In an appeal before the Massachusetts Reviewing Board, Department of Industrial Accidents, the issues was whether an administrative judge had lacked impartiality in deciding that the insurer must pay benefits to an employee who suffered a workplace injury. The Board also addressed whether the judge had failed to rule on objections regarding the medical depositions.
In this case, the employee worked as a manager of a donut franchise for approximately nine years, until she injured her left knee and lower back. The workers’ compensation insurer paid § 34 benefits in accordance with a conference order, but then it terminated them after offering the employee a job based on medical restrictions set forth in an independent medical examination report. Since the judge found that the impartial report was adequate, but the medical issues were complex, the parties were allowed to submit additional medical evidence.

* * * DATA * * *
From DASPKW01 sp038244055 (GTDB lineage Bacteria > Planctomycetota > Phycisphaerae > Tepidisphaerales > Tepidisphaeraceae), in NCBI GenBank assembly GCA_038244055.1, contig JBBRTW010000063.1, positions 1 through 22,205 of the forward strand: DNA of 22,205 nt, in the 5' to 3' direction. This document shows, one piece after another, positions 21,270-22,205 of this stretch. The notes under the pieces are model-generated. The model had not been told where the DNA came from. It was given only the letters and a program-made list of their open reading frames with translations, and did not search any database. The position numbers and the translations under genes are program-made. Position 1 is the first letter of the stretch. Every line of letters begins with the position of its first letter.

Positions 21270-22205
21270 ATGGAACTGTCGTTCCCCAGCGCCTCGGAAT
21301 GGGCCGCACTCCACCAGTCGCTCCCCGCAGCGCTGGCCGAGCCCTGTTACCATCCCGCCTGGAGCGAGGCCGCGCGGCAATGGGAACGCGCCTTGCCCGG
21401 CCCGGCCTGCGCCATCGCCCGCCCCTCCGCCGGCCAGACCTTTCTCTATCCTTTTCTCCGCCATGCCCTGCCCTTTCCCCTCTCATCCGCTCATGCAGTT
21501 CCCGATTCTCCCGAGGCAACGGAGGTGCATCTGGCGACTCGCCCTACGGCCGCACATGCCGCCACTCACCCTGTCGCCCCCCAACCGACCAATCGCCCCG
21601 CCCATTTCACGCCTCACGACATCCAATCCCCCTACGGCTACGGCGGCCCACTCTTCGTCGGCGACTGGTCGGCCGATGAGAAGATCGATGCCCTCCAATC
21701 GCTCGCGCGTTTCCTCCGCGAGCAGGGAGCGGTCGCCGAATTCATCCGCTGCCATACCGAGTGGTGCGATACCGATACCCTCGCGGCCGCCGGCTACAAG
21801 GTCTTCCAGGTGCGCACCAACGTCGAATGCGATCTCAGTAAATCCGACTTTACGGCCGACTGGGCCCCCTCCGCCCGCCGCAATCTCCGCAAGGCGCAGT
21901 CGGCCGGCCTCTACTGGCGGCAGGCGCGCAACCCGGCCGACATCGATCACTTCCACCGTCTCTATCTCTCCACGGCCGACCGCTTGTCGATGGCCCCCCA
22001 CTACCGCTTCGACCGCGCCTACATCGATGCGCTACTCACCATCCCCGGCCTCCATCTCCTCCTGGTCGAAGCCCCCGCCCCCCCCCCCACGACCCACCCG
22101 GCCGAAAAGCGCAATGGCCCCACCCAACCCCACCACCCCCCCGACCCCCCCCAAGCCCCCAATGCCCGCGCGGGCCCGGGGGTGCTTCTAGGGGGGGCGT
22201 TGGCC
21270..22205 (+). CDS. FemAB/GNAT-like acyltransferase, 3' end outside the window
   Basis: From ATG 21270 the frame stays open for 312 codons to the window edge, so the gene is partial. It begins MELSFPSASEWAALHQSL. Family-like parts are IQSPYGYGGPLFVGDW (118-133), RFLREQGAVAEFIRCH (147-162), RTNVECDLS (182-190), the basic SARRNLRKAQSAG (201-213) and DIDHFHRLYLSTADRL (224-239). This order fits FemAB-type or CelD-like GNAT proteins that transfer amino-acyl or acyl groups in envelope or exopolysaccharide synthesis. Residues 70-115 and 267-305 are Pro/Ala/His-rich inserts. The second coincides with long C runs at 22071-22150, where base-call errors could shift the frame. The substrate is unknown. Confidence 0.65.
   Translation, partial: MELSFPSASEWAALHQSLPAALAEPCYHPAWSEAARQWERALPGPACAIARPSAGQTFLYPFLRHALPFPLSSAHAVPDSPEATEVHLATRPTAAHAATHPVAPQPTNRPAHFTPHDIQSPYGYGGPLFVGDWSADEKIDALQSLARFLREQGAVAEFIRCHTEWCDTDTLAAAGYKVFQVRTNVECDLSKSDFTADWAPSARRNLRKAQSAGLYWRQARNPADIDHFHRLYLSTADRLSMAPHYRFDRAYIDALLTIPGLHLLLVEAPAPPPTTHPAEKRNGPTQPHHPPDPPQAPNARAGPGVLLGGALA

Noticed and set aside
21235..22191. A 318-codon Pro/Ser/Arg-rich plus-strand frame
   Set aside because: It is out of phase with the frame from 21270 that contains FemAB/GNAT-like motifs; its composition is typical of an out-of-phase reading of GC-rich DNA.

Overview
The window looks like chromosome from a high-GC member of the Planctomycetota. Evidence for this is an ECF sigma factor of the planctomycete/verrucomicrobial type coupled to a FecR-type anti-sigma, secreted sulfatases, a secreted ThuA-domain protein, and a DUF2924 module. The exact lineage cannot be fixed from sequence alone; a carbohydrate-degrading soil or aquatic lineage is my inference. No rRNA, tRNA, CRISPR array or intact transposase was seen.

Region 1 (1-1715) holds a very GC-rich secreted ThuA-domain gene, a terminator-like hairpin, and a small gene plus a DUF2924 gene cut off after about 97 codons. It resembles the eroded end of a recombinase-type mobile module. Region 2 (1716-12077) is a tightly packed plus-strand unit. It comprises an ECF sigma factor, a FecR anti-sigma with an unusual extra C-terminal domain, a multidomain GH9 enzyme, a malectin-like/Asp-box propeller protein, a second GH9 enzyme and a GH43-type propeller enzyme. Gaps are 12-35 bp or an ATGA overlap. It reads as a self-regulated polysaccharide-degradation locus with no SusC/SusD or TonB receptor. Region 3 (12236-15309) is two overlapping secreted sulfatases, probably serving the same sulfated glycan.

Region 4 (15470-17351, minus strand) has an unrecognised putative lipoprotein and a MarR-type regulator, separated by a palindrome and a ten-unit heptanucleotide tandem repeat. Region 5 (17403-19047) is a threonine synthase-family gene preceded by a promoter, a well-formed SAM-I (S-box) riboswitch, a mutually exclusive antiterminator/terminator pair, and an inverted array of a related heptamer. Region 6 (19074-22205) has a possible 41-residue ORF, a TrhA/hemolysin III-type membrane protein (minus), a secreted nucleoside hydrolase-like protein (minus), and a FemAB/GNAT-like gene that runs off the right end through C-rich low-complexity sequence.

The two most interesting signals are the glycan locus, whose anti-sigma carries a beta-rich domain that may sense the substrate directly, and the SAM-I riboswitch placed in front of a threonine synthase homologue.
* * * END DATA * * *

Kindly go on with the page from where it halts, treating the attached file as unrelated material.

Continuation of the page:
When making his determination, the judge had relied upon part of the medical opinions to find the employee was totally disabled due to the industrial accident. The employer had made two job offers to the employee, but the judge found that neither offer was suitable. The judge then awarded the employee ongoing § 34 benefits, as of the date of discontinuance. The insurer appealed.